The California Consumer Privacy Act ("CCPA") was enacted in early 2018 as a political compromise to stave off a poorly drafted, and plaintiff’s friendly ballot initiative. Although the CCPA is scheduled to go into force in early 2020, there is a great deal of confusion regarding the requirements of the CCPA, including the degree to which it aligns with other privacy regulations such as the European General Data Protection Regulation (“GDPR”).
To help address that confusion, BCLP published the California Consumer Privacy Act Practical Guide, and is publishing a multi-part series that discusses the questions most frequently asked by clients concerning the CCPA.
Q. Is a service provider permitted to disclose personal information if it receives a civil subpoena, or a discovery request?
The CCPA was put together quickly (in approximately one week) as a political compromise to address a proposed privacy ballot initiative that contained a number of problematic provisions. (For more on the history of the CCPA, you can find a timeline that illustrates its history and development on page two of BCLP’s Practical Guide to the CCPA). Given its hasty drafting there are a number of areas in which the Act is at best ambiguous, at worst leads to unintended results. The ability of a service provider to respond to a civil subpoena or to respond to a discover request is one of those issues.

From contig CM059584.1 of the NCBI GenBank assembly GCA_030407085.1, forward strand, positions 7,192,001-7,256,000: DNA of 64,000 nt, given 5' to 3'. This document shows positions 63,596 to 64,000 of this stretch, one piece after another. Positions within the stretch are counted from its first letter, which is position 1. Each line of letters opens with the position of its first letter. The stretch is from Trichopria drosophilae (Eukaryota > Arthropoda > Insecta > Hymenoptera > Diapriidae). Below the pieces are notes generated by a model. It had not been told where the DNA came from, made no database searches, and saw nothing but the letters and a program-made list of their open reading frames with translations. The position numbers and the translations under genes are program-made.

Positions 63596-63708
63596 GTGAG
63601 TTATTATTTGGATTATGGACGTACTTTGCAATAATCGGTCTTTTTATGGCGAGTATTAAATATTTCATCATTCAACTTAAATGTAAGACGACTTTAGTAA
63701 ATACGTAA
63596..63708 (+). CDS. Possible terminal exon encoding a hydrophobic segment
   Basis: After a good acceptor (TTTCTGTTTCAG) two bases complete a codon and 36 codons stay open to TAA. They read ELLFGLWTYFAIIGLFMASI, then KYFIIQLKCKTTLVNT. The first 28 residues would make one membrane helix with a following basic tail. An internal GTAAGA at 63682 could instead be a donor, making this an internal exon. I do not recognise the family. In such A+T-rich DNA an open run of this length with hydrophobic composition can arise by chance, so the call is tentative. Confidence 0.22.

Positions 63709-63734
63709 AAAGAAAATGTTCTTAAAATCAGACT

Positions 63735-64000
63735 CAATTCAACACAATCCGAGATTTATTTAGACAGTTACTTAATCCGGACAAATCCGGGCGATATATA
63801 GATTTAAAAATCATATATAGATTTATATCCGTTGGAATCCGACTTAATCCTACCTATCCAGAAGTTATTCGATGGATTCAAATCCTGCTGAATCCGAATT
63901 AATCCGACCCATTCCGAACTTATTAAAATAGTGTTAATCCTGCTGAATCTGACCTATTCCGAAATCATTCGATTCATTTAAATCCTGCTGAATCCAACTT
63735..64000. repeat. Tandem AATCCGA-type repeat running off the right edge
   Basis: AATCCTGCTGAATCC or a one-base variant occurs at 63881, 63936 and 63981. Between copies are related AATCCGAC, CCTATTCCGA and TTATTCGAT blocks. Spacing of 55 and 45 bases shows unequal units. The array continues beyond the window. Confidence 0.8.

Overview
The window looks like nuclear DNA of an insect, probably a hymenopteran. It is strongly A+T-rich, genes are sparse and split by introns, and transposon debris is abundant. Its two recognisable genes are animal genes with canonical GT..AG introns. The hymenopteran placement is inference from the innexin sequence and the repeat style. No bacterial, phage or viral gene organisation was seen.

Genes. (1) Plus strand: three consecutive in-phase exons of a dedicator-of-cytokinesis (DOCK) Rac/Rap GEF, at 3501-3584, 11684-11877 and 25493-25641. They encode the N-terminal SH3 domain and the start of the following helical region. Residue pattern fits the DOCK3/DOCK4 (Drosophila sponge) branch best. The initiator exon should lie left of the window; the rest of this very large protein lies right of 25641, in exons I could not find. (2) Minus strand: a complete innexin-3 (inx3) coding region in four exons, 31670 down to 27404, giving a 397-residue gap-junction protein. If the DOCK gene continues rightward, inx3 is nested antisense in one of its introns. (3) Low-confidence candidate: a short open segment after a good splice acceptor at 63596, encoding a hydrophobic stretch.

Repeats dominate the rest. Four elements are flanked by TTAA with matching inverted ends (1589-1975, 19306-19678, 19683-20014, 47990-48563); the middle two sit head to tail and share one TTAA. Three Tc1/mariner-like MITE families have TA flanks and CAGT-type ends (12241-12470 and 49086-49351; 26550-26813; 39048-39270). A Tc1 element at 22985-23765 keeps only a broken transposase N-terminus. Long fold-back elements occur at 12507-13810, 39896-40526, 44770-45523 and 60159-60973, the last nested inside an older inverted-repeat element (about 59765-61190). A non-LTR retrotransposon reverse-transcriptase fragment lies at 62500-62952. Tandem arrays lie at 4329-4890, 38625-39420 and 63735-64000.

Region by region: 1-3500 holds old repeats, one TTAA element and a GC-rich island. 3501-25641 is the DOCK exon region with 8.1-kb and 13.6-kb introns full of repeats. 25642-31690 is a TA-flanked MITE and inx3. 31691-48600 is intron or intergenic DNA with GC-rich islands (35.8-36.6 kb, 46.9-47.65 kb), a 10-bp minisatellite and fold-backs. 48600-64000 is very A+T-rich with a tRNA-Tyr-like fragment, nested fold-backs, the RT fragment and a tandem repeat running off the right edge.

Section 1798.140(v) of the CCPA states that a service provider must be contractually prohibited from “disclosing the personal information [provided to it by a business] for any purpose other than for the specific purpose of performing the services specified in the contract for the business, or as otherwise permitted by this title. . . .”1 Section 1798.145(a) of the CCPA contains six exceptions in which the disclosure prohibitions within the Act would not apply. While one of those exceptions involves compliance with “a civil, criminal, or regulatory inquiry, investigation, subpoena, or summons by federal, state, or local authorities,” the exception applies only to a “business.”2 As the Act defines “businesses” and “service providers” separately (the former determines the “purposes and means of the processing of consumer personal information, the latter does not) it appears that, on its face, the CCPA does not excuse a service provider from complying with its contractual obligation to not disclose information in order comply with civil investigations, subpoenas, or summonses. This conclusion is bolstered by the fact that one of the other exceptions within Section 1798.145(a) (an exception that allows for disclosure when cooperating with law enforcement agencies) specifically references service providers.
While common sense suggests that a service provider should be able to comply with a lawfully issued subpoena or discovery request, given the text of the CCPA judicial guidance will be needed to determine whether businesses can contractually permit their service providers to comply with civil discovery and, if they cannot, whether a service provider will be permitted to disclose information in response to validly issued discovery without being held in breach of contract.
1. CCPA, Section 1798.140(v).
2. CCPA, Section 1798.145(a)(3).